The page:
Makamba, Burundi: This was the shirt I was wearing when my family first got on the 1st bus from Nduta Camp to another camp to be screened before we arrived […]
Divine Irambona: Life in the camp was hard for me. The only thing that kept me excited was playing a game with my friends. My favorite game was dodgeball
Reza Uddin was born in the epicenter of the Burmese government’s ethnic cleansing campaign against Rohingya Muslims. For the first years of his life,
“Always find a way to climb back up,” says Souleymane Adam, reflecting on what he has learned as a survivor of genocide. “And not back up to where we came […]
As Rekesh Subedi’s family prepared to leave Nepal for the United States, he talked excitedly with his friend about travelling on planes. “I told him, when you see a plane […]
Every time someone asks May Lui Tike where she’s from, she answers: “I am not from anywhere.” She has a good reason for this response:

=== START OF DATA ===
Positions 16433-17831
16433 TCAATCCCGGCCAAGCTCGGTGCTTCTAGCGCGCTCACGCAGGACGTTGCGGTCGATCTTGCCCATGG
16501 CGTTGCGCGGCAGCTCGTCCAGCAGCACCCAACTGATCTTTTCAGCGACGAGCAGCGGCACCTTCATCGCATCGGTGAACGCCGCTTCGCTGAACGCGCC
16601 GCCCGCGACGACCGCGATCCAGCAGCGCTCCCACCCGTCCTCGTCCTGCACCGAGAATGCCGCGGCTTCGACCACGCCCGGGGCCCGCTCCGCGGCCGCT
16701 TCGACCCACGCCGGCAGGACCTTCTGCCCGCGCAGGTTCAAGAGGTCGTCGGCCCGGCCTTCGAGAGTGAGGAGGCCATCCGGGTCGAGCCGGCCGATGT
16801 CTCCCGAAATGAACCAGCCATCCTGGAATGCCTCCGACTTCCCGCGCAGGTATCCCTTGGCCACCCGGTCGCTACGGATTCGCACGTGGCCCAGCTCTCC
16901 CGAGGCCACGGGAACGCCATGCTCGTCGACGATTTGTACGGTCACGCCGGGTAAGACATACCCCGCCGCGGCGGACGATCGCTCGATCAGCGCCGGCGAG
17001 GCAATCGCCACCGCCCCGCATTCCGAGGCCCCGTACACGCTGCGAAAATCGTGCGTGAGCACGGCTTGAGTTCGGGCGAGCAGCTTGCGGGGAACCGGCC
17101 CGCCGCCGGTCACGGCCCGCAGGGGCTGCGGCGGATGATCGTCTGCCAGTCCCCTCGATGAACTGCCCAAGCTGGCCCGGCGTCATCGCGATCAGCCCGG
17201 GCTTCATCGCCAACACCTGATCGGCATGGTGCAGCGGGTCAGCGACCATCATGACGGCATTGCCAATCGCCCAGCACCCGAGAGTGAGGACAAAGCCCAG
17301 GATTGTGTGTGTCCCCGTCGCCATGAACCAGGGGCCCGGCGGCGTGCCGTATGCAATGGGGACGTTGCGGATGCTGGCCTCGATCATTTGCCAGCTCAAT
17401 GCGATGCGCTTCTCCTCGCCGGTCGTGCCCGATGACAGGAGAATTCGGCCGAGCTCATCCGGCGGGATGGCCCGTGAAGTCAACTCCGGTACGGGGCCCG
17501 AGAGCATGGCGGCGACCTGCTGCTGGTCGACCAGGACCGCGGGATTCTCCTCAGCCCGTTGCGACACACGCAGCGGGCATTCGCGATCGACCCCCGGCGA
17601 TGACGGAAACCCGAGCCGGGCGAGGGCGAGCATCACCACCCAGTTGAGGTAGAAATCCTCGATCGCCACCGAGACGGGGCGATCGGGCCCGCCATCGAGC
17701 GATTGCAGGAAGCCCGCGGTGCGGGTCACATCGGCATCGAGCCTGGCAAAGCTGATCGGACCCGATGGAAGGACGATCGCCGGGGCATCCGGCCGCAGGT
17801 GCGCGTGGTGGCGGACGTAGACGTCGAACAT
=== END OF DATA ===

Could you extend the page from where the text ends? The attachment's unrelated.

“I was pregnant when the U.S. invaded,” recalls Murooj Alshawi. “When I heard the bombs, I started shaking and didn’t even feel my daughter in my stomach.
Divine Irambona loves to challenge herself. Maybe because her life was a struggle from the moment she was born. Her mother died shortly after giving birth to
It’s 2010 and Johana Amani is 10 years old. She is speeding through the Congo in the middle of the night on the back of a stranger’s motorcycle. She and […]
It was dark when they left. They walked and walked, women, children, parents, elders, through the woods, up hills, until his feet hurt and his grandfather had to scoop
In a small town in the northwest part of Cambodia called Chongkal, the 5-year-old boy could not cry. His father had been taken by Khmer Rouge soldiers, bound for
Things were going well for Jenny Munezero in Portland, Oregon. She was working in a rewarding career and engaged to a man she adored.
Lisa Amani is a driven 18-year-old. This fall, she will start her first year at University of Oregon, with $130,000 worth of scholarships.
Salsabel Al Masri’s garden was the center of her world. She and her five brothers spent every day after school chasing each other among the olive, orange, apple,
When Japhety Ngabireyimana landed in the United States at age nine, he thought he was seeing ghosts. “I was surrounded by a bunch of white people at the airport,”